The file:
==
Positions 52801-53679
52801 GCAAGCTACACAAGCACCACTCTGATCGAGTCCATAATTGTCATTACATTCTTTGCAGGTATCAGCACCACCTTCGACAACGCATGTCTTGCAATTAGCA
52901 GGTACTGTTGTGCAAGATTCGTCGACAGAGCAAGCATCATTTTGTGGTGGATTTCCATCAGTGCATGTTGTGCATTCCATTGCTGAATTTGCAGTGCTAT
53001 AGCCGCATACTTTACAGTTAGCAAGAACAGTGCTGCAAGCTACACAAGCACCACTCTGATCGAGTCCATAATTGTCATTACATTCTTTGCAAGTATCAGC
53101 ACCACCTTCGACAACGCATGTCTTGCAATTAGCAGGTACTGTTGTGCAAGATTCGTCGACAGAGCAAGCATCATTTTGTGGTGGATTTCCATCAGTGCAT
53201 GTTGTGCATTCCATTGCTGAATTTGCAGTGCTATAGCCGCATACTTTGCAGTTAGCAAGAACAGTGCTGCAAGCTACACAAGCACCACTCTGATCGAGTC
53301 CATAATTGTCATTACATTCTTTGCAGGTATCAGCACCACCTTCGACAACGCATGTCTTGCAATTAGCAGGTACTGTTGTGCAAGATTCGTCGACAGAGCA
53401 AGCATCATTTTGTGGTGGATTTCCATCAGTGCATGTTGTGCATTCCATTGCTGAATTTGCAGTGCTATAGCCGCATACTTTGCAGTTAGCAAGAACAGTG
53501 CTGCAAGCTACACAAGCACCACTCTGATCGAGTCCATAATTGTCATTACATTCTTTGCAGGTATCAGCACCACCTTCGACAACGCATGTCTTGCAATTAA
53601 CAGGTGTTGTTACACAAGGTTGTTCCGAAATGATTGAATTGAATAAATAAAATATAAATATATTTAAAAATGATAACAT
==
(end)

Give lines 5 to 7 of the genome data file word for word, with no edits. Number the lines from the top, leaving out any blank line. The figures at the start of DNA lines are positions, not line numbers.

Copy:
53101 ACCACCTTCGACAACGCATGTCTTGCAATTAGCAGGTACTGTTGTGCAAGATTCGTCGACAGAGCAAGCATCATTTTGTGGTGGATTTCCATCAGTGCAT
53201 GTTGTGCATTCCATTGCTGAATTTGCAGTGCTATAGCCGCATACTTTGCAGTTAGCAAGAACAGTGCTGCAAGCTACACAAGCACCACTCTGATCGAGTC
53301 CATAATTGTCATTACATTCTTTGCAGGTATCAGCACCACCTTCGACAACGCATGTCTTGCAATTAGCAGGTACTGTTGTGCAAGATTCGTCGACAGAGCA